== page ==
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Dogpile on the Prager

December 8, 2006
by

Dennis Prager, perhaps the most gentlemanly of all A.M. talk radio hosts, has been receiving a lot of reactionary flak recently for his critique of Representative-elect Keith Ellison’s reported statement that he will replace the traditional Bible at his swearing-in with a Quran. The appalling irony is that many of Prager’s critics accuse him of being divisive, but in the process have distorted his statements, thrown around volatile smears of “racist” and “Islamophobe”… in other words, drummed up a lot of unnecessary divisiveness.

Not only the Counsel on American-Islamic Relations, but, ironically, the Anti-Defamation League, have engaged in defaming Prager, a famously active Jew, as a bigot. This is the man with whom I first became familiar through his hosting of the belated “Religion on the Line” show on 790 AM here in L.A., on which Dennis regularly included Islamic theologians to join other clerics in thoughtful interreligious discussion Sunday nights. I never heard anything but respect in those dialogues. Now, however, all that is forgotten as Prager has failed to disregard an apparently new dictate of Political Correctness: Thou Shalt Not Criticize a Muslim.

Agree with him or not, Prager responds to his critics and offers a solution in a recent column that is a must-read if you’ve only read the headlines and smears. A key excerpt from his conclusion:

It is not I, but Keith Ellison, who has engaged in disuniting the country. He can still help reunite it by simply bringing both books [the Quran and the Bible] to his ceremonial swearing-in. Had he originally announced that he would do that, I would have written a different column — filled with praise of him.

I’m not certain that this whole issue has quite the import that Prager gives it; but I don’t see how Ellison can responsibly reject the compromise solution Prager offers, one which would create a lot of good will towards Ellison and his fellow Muslim Americans. CAIR appears to be ignoring the invitation. If I may respectfully address the Representative-elect: Mr. Ellison, please build a bridge here.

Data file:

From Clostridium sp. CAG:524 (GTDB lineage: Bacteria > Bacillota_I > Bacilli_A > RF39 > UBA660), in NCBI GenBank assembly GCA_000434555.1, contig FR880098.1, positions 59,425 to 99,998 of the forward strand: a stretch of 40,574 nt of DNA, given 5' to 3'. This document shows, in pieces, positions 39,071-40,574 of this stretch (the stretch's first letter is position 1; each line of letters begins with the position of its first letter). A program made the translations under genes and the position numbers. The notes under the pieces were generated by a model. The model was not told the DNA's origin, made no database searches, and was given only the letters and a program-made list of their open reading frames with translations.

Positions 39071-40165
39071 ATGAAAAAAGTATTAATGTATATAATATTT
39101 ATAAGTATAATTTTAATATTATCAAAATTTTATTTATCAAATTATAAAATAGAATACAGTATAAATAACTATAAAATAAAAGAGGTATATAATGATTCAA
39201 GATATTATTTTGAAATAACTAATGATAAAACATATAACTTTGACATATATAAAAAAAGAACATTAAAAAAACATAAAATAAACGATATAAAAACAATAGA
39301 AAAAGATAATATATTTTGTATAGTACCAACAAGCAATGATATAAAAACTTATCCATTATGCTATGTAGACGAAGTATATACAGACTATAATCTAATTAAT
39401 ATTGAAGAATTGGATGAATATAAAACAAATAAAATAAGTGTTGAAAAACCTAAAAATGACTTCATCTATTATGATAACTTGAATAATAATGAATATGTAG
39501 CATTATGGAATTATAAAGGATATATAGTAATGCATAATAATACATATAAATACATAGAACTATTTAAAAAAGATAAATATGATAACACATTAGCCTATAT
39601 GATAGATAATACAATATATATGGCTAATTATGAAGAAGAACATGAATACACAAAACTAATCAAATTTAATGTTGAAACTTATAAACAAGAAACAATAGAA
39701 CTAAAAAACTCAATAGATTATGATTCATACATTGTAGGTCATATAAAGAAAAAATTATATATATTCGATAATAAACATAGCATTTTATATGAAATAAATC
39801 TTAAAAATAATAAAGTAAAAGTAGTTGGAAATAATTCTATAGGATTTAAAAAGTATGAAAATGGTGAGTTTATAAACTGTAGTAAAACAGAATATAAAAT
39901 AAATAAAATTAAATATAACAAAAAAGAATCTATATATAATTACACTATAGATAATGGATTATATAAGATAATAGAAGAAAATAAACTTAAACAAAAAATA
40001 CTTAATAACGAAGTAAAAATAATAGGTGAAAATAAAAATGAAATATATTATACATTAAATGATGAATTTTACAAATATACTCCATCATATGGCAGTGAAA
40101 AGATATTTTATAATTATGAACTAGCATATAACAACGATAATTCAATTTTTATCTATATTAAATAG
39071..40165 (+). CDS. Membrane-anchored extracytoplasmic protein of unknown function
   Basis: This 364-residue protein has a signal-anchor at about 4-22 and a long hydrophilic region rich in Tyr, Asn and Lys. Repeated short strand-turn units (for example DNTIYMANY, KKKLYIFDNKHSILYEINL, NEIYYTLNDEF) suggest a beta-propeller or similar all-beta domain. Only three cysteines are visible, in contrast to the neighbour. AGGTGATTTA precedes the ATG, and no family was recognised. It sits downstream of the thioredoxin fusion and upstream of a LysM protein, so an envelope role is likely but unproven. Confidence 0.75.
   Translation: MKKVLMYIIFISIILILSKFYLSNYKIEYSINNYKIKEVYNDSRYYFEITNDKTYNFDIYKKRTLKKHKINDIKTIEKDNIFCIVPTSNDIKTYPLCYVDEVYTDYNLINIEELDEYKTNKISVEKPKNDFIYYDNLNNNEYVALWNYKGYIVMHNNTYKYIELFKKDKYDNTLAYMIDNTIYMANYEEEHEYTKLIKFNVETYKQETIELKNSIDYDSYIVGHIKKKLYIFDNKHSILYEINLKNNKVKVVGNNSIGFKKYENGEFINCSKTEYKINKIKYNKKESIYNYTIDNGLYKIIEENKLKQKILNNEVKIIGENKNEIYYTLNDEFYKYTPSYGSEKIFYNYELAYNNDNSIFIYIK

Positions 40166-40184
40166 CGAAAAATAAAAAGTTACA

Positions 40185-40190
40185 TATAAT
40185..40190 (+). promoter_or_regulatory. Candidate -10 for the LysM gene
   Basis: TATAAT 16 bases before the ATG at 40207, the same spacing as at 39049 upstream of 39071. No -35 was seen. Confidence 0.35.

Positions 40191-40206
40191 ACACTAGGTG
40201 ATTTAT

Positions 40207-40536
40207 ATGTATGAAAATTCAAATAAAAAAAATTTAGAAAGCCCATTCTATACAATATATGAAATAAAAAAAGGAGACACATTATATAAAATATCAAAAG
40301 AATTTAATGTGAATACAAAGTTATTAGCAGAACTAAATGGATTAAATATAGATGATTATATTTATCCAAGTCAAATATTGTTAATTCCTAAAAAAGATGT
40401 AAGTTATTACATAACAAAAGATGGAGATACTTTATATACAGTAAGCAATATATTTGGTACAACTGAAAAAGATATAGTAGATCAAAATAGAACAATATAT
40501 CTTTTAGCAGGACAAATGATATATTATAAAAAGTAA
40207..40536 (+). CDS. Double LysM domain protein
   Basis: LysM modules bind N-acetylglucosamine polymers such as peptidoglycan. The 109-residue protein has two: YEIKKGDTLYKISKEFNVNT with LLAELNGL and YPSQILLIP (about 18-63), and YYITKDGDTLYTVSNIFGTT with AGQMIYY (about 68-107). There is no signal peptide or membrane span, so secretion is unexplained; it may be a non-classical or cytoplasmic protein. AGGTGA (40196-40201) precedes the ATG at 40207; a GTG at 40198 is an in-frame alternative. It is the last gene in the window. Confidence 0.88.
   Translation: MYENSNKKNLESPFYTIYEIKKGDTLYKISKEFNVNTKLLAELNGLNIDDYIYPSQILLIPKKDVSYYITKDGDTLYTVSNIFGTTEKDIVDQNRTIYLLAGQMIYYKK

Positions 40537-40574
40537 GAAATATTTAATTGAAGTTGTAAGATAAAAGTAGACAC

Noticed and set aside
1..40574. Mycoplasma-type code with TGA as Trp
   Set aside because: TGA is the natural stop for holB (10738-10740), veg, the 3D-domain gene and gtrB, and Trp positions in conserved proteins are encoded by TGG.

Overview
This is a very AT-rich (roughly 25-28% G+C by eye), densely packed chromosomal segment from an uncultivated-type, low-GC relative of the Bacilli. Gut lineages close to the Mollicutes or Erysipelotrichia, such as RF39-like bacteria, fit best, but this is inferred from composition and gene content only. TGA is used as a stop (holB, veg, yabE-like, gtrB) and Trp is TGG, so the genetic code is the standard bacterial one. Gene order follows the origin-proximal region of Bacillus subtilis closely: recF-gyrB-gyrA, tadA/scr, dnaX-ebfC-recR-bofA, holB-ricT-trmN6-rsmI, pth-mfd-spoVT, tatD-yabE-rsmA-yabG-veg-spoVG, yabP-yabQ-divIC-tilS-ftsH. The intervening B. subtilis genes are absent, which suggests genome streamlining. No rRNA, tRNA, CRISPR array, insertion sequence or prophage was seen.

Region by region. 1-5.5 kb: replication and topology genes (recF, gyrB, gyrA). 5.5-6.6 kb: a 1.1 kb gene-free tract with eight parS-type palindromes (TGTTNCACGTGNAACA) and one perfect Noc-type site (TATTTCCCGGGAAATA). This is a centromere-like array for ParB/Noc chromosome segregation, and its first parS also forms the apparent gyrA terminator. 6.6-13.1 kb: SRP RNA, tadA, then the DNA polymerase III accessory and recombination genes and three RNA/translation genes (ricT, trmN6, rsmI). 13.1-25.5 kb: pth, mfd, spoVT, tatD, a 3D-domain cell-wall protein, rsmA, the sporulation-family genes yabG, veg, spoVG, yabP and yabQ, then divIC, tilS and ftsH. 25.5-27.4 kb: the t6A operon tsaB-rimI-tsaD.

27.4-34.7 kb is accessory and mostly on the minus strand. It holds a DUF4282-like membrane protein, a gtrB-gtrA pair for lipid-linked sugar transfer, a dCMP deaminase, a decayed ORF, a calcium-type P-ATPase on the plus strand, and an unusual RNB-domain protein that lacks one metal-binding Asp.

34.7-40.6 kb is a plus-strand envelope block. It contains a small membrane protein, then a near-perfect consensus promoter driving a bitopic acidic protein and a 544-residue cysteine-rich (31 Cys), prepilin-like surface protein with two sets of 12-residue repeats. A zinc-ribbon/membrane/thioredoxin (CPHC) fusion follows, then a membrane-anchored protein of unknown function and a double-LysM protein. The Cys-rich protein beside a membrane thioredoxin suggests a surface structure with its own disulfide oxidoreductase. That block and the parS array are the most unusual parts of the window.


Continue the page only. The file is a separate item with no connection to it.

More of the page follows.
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3 Comments leave one →
  1. December 13, 2006 5:33 pm

    Just because a lot of people were unreasoned and abusive in their criticism of Prager didn’t make his original wrongheadedness any more correct, nor his follow-up so-called middle ground any more palatable. Just because Prager is a literate and thoughtful moralist neither Christian nor Muslim doesn’t insulate this muddled bit of syncretism from accurately leveled charges of promoting divisiveness.

    Suggesting that Ellison ought to subvert his Muslim faith to contribute to a spuriously construed Judeo-Christian American “unity” is lousy from any vantage point.

    It renders the Bible a symbolic talisman of just one country, instead God’s unique witness to all mankind.

    It sends the message that we don’t really mean it when we say our constitution guarantees freedom of religion and freedom from any religious test as a condition for the oath of public office.

    It needlessly antagonizes secularists and Muslim moderates around the world, undercutting the stated message (from GWB on down) that this is not a war between the West and Islam.

    People should be civil when disagreeing with Prager — this is uncontested. But Prager’s misguided construction of a Judeo-Christian US civil religion ought to be contested, and vigorously.

  2. December 16, 2006 12:01 am

    Andrew- I think your are misunderstanding Prager’s argument. I agree with Keith that it may not deserve the import that Prager has given it- but it is undeniable that the negative reaction to his column was quite revealing, especially since most people have disagreed with a different argument than he was making.